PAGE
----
My Romanian friend Cristian promised to teach us how to make traditional Romanian Cabbage Rolls that he had learnt from his mum. We had been talking about it for years and finally, we got the opportunity of making these together and he taught me the secret skill of rolling and preparing these delicious Cabbage rolls. We used two different types of cabbage to make these rolls and whilst the process may seem a long and it was definitely a messy process when we were rolling these cabbage rolls, but the resulting taste was well worth it.
My mind was ticking non stops with the possibility of spicing up these rolls using Kebab meat or even some spicy Italian sausage, but for this first attempt, we stuck to tradition and cooked them using traditional ingredients and methods.
For the Cabbage – we used some sour cabbage and some fresh Savoy cabbage. I am told the savoy cabbage is the best to use for stuffing and rolling cabbage rolls due to their softer texture and the fact that they are a little bit more flexible to stuff and roll up. For both types of cabbage, using a small paring knife Cristian took the hard stem out leaving an empty hole in the centre of each cabbage.
This made removing the leaves individually a lot easier. He put a pot of water to boil and as soon as the water came to a boil, he seasoned the cabbage with a bit of salt in the hole that he had made by removing the stalk, and dunked it into the water and left it on a rolling boil. Cristian also added a little white vinegar to the water and this is where it started to smell like sauerkraut in the house.
The cabbage started to sink as it softened and soaked up the water and using a pair of tongs Cristian slowly started pulling individual leaves off the cabbage. The sour cabbage, he just drained the sour water that it was packed in and started taking off the individual leaves off the cabbage and staking them on a plate ready to be filled.
Whilst this was going on, Cristian started preparing the stuffing for the cabbage rolls. He sauted the onions using a little oil and added them into a big mixing bowl with raw pork mince, some raw long grain rice, salt, paprika and vegeta seasoning. I was a little surprised with the raw rice going in with raw meat for the stuffing, but he assured me the rice would be perfectly cooked and would almost disappear with the meat inside the cabbage rolls. Getting his hands right in, Cristian mixed everything really well and to my horror, even tasted the stuffing regardless of the fact that it was raw meat. I would strongly recommend not doing that though!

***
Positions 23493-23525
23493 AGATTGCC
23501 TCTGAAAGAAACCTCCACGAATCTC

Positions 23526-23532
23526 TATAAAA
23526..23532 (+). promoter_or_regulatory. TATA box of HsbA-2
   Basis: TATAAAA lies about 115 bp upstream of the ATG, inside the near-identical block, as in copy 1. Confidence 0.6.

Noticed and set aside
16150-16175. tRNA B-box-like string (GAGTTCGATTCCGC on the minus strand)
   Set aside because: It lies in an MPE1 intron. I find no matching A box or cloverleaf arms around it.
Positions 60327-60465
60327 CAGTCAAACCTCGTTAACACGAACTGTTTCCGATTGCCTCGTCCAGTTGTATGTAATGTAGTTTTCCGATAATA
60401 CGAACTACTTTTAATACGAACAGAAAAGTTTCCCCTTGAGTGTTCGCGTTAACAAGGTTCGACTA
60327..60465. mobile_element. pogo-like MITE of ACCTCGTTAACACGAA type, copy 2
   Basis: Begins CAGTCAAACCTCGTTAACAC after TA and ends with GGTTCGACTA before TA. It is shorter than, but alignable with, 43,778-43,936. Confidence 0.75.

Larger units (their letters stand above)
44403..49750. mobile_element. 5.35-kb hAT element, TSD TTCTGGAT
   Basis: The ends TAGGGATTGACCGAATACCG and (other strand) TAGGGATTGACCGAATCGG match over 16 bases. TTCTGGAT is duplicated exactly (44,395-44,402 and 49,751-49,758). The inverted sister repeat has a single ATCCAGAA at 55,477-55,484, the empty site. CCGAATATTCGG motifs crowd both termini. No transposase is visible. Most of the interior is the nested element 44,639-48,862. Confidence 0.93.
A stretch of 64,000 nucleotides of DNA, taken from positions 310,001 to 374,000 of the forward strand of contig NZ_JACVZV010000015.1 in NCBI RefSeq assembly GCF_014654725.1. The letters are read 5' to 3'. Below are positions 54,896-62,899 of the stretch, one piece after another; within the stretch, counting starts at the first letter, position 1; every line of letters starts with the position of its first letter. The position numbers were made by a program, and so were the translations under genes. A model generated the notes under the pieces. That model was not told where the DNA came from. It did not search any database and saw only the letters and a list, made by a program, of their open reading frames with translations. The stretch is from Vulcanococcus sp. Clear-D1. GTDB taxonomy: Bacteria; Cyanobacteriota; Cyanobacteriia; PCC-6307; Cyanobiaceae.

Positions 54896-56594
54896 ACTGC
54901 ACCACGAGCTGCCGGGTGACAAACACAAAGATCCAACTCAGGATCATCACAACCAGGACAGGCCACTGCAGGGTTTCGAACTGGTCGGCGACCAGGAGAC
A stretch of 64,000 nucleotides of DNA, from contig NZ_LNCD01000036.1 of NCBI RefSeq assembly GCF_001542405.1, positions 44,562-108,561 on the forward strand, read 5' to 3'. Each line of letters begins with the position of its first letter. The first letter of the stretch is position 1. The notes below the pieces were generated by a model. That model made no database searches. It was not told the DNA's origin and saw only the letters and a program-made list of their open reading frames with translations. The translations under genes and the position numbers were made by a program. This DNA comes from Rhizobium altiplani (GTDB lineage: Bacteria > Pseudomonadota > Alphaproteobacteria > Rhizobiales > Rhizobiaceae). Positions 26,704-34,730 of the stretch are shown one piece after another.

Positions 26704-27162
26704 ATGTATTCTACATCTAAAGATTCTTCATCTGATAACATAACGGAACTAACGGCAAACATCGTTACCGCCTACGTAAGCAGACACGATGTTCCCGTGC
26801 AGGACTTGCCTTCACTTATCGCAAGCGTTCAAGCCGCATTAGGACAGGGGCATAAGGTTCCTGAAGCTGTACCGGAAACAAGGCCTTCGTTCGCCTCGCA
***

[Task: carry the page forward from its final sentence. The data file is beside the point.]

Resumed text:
Once all the ingredients were prepared we started the stuffing and rolling of the cabbage and this was a little messy as the water from the cabbage whilst necessary to keep the cabbage soft and moist, made things very messy to handle. We learnt how to roll the cabbage in two different ways – one was the traditional way of rolling them up like springrolls and then making indentations on both sides of the cabbage rolls.
This was important as when we packed the cabbage rolls in the pan to cook them, they were pushed into each other to help hold them down once the water is added. Apparently, the cabbage rolls love to float in water as they cook, so these little indentations helped twine them together almost, which in turn helped them stay down a bit. The other method was the ‘cone’ shaped cabbage roll and I personally found this one easier to do whilst Cristian’s wife, Chrest found these the harder ones to put together.
Our team work helped us put these together fairly quickly and painlessly but I can imagine it would take a lot longer if it was just one person putting these together.
The cabbage rolls were then tightly put together into a large pot, but before these were lined in the pot, Cristian had made a little bed of tomatoes and leftover cabbage bits on the bottom of the pan as it prevents the cabbage rolls from sticking to the bottom. Once they were tightly fitted into the pan, he sprinkled some more vegeta seasoning on the top, spread some tomato paste on the top and filled the pot with water to the top. Then using a heavy teacup saucer turned upside down on top of this pot, Cristian put the put to boil on medium high heat. He kept an eye on it until the water reached a boil, then reducing the heat and covering the pot with a lid on top of the saucer, we left it to cook for a good 45 minutes to an hour. You could smell the vinegary cabbagey smell all over the house and we couldn’t wait to taste the end result, which was absolutely amazing.
We enjoyed these cabbage rolls with some fresh sour cream. I no longer fear making cabbage rolls on my own and I will definitely be making these again. Perhaps some Chorizo and chicken ones? A big THANK YOU to Cristian and Chrest for this little cooking lesson. We went home with lots of leftovers to enjoy the next day.
ROMANIAN CABBAGE ROLLS
1 sour cabbage
1 savoy cabbage
2 lbs minced meat (we used pork but can use beef, chicken – any type of meat)
Salt and black pepper to taste
2 tbsp Vegeta seasoning
2 tbsp paprika
2 cups rice – long grain
1 large onion – finely chopped
2 tbsp oil to saute the onion